Laura raised her head and squinted up the line. The "Depot" wasn't the name of a dream – it was a destination, where something was stored.
What else had the Grand Patriarch said? There was something else, a name from a rumor, because hadn't the Grand Patriarch said that most of his intelligence came from rumors?
Laura stopped walking when the word came into her head. She stood still, shivering and short of breath. The world darkened around her as her pupils contracted. Dread had crept up and pounced on her. And, now that she was still, she understood that her footsteps had masked a vibration.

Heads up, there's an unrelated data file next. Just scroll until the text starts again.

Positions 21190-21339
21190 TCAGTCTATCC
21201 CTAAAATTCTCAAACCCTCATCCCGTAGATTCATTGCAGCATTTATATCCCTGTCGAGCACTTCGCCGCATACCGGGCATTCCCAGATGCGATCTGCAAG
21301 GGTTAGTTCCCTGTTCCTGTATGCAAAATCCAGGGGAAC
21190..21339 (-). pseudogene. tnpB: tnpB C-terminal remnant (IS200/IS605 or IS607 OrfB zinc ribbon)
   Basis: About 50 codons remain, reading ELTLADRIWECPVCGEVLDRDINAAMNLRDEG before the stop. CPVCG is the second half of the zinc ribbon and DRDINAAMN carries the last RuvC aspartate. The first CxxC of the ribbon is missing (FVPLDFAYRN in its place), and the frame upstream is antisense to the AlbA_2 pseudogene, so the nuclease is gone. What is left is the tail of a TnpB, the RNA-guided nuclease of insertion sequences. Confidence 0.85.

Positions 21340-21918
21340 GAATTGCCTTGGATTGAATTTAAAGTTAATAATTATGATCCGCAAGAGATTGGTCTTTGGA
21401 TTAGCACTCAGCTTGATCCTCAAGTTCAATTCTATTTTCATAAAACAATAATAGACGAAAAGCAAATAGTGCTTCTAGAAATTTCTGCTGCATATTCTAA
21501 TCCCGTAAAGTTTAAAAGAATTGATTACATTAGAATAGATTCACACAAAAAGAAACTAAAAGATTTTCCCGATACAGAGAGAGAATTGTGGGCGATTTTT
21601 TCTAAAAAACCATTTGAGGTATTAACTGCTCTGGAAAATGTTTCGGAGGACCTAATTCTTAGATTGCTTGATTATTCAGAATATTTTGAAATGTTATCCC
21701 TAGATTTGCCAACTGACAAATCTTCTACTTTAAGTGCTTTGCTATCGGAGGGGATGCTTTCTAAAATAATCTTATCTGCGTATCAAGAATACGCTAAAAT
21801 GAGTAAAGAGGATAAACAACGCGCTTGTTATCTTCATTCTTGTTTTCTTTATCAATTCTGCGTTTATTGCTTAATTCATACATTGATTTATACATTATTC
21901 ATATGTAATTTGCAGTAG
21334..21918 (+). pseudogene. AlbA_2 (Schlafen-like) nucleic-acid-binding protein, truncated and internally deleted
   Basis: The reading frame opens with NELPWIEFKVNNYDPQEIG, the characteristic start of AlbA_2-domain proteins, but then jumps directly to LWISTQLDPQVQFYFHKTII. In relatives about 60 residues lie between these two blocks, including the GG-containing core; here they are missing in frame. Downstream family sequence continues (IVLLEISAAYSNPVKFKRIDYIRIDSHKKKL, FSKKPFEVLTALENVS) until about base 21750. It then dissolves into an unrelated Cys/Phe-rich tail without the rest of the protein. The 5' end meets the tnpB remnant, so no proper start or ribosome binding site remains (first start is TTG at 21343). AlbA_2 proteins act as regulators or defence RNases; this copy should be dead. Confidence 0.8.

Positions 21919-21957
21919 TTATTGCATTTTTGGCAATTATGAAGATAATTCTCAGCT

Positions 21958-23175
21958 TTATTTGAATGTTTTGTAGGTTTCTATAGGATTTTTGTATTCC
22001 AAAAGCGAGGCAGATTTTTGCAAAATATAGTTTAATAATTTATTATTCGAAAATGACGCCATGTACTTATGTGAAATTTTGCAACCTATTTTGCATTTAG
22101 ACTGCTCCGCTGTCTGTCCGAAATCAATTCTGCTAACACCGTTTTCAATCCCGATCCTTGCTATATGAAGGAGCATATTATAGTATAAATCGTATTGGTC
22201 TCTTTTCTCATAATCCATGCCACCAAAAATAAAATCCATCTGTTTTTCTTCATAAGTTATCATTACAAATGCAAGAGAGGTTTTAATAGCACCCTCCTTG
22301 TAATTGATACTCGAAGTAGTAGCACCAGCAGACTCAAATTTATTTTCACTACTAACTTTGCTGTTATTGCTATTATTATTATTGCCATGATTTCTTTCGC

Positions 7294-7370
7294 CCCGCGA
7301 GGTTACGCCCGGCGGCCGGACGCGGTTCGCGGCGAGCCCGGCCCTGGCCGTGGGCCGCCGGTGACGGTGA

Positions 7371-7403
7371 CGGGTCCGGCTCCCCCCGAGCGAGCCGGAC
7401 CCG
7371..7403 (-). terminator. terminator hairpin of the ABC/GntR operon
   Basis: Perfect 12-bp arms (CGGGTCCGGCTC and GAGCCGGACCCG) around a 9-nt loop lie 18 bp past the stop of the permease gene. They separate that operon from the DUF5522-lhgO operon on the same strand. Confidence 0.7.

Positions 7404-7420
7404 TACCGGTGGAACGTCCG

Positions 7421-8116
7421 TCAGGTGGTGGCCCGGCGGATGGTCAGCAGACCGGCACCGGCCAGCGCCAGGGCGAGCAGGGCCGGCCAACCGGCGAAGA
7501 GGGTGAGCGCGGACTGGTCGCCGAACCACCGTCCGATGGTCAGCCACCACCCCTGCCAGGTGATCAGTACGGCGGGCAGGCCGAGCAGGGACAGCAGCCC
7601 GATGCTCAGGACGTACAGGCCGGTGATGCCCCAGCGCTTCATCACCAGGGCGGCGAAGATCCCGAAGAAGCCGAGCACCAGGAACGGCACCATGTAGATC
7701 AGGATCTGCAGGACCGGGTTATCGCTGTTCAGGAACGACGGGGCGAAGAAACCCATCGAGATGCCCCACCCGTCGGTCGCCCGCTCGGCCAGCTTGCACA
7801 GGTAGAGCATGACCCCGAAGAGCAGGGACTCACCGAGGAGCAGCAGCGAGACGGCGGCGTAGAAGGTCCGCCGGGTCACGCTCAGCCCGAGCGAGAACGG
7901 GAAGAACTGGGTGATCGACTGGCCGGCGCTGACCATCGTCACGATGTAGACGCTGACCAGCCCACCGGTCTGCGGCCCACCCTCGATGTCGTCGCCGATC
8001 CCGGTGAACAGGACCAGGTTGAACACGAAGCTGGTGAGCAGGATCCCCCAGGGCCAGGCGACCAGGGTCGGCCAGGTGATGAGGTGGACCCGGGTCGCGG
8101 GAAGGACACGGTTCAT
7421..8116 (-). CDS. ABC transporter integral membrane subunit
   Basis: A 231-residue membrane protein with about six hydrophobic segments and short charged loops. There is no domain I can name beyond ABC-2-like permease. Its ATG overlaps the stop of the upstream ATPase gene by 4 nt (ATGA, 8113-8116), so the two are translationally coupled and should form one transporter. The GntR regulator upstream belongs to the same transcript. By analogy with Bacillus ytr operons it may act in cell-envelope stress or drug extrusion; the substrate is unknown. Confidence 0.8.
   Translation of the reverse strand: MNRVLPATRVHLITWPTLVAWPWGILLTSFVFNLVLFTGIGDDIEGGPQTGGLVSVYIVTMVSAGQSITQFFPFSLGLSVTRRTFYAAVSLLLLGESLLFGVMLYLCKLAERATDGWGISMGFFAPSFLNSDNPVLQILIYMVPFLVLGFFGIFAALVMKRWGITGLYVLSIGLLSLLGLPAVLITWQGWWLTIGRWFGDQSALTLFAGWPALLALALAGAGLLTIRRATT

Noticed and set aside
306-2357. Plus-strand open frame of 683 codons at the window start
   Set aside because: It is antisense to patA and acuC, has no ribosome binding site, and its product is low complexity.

A steely rolling was coming from the line behind her.
Laura spun to face back along the line. She saw the handcar bearing down upon her, fast. Riding on it were six rangers.


Excerpted from Dreamquake by Knox, Elizabeth Copyright © 2007 by Knox, Elizabeth. Excerpted by permission.
All rights reserved. No part of this excerpt may be reproduced or reprinted without permission in writing from the publisher.
Excerpts are provided by Dial-A-Book Inc. solely for the personal use of visitors to this web site.

Meet the Author

Elizabeth Knox is the author of several books for adults, including The Vintner's Luck. Dreamhunter was her first novel for younger readers. She lives in Wellington, New Zealand.

Customer Reviews

Average Review:

Post to your social network


Most Helpful Customer Reviews

See all customer reviews

Dreamquake (Dreamhunter Duet Series #2) 3.8 out of 5 based on 0 ratings. 19 reviews.
MissPrint More than 1 year ago